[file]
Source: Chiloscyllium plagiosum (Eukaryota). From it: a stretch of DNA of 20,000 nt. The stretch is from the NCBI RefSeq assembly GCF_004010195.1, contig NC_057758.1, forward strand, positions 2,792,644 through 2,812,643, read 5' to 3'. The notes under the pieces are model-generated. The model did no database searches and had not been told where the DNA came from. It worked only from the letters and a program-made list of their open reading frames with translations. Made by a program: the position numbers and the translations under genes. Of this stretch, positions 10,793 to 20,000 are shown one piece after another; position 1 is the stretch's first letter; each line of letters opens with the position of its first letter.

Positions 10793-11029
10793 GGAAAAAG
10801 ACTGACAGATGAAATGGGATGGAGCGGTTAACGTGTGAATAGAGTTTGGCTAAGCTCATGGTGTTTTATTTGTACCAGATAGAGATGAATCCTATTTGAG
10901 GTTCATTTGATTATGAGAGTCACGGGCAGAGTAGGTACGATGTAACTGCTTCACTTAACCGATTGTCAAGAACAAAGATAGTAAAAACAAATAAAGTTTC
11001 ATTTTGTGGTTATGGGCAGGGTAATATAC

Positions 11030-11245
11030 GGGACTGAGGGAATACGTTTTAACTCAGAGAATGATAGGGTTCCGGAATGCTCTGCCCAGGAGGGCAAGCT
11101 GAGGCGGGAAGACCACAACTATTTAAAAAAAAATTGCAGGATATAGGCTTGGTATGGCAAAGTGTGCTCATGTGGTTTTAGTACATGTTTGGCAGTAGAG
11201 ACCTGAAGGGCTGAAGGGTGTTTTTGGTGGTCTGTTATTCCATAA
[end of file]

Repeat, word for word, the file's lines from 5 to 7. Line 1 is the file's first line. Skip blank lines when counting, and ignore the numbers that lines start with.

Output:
10901 GTTCATTTGATTATGAGAGTCACGGGCAGAGTAGGTACGATGTAACTGCTTCACTTAACCGATTGTCAAGAACAAAGATAGTAAAAACAAATAAAGTTTC
11001 ATTTTGTGGTTATGGGCAGGGTAATATAC

Positions 11030-11245